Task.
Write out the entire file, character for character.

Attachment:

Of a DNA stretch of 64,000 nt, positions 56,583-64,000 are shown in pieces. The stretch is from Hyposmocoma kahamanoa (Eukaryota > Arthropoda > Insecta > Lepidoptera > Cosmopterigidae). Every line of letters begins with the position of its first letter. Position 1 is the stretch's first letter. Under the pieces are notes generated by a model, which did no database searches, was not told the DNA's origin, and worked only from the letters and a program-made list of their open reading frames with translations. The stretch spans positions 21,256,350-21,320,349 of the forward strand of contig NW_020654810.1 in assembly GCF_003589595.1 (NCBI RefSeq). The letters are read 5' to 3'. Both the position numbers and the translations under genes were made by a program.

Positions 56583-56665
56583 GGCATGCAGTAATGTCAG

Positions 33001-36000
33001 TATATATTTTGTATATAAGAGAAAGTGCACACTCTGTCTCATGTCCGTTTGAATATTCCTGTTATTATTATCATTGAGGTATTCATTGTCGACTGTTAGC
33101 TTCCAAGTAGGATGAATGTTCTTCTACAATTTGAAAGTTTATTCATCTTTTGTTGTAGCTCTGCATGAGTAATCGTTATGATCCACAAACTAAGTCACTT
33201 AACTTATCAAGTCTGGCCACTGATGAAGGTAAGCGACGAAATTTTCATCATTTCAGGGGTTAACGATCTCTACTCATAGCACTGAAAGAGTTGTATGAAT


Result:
Of a DNA stretch of 64,000 nt, positions 56,583-64,000 are shown in pieces. The stretch is from Hyposmocoma kahamanoa (Eukaryota > Arthropoda > Insecta > Lepidoptera > Cosmopterigidae). Every line of letters begins with the position of its first letter. Position 1 is the stretch's first letter. Under the pieces are notes generated by a model, which did no database searches, was not told the DNA's origin, and worked only from the letters and a program-made list of their open reading frames with translations. The stretch spans positions 21,256,350-21,320,349 of the forward strand of contig NW_020654810.1 in assembly GCF_003589595.1 (NCBI RefSeq). The letters are read 5' to 3'. Both the position numbers and the translations under genes were made by a program.

Positions 56583-56665
56583 GGCATGCAGTAATGTCAG

Positions 33001-36000
33001 TATATATTTTGTATATAAGAGAAAGTGCACACTCTGTCTCATGTCCGTTTGAATATTCCTGTTATTATTATCATTGAGGTATTCATTGTCGACTGTTAGC
33101 TTCCAAGTAGGATGAATGTTCTTCTACAATTTGAAAGTTTATTCATCTTTTGTTGTAGCTCTGCATGAGTAATCGTTATGATCCACAAACTAAGTCACTT
33201 AACTTATCAAGTCTGGCCACTGATGAAGGTAAGCGACGAAATTTTCATCATTTCAGGGGTTAACGATCTCTACTCATAGCACTGAAAGAGTTGTATGAAT